Meditation for Sunday, June 21.

Honest. He was a very zealous man, as one may see by what relation you have given of him. Difficulties, lions, or Vanity Fair, he feared not at all; ‘t was only sin, death, and hell that were to him a terror, because he had some doubts about his interest in that celestial country.
Great-heart. You say right: those were the things that were his troublers, and they, as you have well observed, arose from the weakness of his mind thereabout; not from weakness of spirit as to the practical part of a pilgrim’s life. I dare believe, that, as the proverb is, he could have bit a firebrand, had it stood in his way; but the things with which he was oppressed, no man ever yet could shake off with ease.

Chris. Then said CHRISTIANA, “This relation of Mr. FEARING has done me good. I thought nobody had been like me; but I see there was some semblance ‘twixt this good man and I, only we differed in two things: his troubles were so great they brake out; but mine I kept within. His also lay so hard upon him, they made him that he could not knock at the houses provided for entertainment; but my trouble was always such as made me knock the louder.”

Mercy. If I might also speak my heart, I must say, that something of him has also dwelt in me. For I have ever been more afraid of the lake and the loss of a place in paradise, than I have been of the loss of other things. Oh, thought I, may I have the happiness to have a habitation there, ‘t is enough, though I part with all the world to win it!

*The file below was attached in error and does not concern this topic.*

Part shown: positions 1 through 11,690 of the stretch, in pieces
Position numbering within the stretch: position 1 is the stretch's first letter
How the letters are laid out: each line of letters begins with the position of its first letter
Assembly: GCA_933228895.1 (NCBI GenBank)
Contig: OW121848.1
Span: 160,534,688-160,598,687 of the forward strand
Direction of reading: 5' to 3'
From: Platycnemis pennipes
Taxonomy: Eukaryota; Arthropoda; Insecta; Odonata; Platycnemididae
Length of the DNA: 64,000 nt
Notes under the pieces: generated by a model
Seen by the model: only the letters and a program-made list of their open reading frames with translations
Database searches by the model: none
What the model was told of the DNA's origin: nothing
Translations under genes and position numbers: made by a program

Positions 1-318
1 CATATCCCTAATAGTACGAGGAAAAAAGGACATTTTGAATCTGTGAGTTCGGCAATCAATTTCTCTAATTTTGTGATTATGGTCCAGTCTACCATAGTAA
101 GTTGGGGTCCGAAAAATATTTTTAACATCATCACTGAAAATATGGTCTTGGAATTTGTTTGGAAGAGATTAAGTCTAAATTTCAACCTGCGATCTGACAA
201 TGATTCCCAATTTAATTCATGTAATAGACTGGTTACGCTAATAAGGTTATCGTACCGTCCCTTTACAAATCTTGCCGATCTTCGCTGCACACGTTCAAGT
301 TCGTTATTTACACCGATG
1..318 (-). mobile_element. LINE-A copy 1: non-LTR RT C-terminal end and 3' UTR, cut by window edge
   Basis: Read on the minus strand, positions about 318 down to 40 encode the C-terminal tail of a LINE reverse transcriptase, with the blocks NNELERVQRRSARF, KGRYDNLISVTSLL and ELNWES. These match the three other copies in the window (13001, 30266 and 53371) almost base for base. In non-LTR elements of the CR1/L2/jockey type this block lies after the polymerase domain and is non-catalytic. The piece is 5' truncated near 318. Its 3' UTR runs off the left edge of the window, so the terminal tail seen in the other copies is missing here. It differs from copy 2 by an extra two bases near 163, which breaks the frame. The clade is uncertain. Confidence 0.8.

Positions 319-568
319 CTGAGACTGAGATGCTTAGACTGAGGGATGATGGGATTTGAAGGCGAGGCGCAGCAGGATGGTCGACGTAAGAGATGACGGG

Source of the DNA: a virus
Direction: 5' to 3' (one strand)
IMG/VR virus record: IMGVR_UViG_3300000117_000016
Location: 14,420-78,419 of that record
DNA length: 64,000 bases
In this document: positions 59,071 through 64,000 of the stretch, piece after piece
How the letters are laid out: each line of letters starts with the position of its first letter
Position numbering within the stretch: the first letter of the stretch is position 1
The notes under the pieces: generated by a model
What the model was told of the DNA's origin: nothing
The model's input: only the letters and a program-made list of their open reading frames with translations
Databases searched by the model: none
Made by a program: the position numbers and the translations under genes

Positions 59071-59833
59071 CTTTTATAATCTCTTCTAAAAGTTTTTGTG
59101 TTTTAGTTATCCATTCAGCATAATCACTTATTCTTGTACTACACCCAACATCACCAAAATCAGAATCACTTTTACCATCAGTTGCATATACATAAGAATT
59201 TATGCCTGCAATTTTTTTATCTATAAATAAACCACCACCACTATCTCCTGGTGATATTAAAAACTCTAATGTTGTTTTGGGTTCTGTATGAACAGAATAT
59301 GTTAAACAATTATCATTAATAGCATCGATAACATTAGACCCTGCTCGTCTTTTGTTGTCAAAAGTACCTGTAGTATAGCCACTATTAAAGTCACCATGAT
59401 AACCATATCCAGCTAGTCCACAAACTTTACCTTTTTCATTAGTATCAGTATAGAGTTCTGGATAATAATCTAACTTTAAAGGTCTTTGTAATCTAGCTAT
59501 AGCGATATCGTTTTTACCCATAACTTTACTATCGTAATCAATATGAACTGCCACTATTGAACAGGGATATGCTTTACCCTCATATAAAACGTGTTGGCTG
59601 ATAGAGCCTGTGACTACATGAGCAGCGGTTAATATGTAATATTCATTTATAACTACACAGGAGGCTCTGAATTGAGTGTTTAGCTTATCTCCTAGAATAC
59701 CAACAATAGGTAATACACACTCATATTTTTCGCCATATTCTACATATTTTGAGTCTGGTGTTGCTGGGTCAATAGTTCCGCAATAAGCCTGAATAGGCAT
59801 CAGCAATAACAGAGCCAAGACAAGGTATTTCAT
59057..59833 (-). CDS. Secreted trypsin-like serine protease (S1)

Matt. Then said MATTHEW, “Fear was one thing that made me think that I was far from having that within me that accompanies salvation; but if it was so with such a good man as he, why may it not also go well with me?”

James. “No fears, no grace,” said JAMES. “Though there is not always grace where there is the fear of hell, yet to be, there is no grace where there is no fear of God.”

Great-heart. Well said, JAMES, thou hast hit the mark: for the “fear of God is the beginning of wisdom”; and, to be sure, they that want the beginning have neither middle nor end. But we will here conclude our discourse of Mr. FEARING.           from Pilgrim’s Progress Part 2 by John Bunyan

Leave a Reply

Your email address will not be published.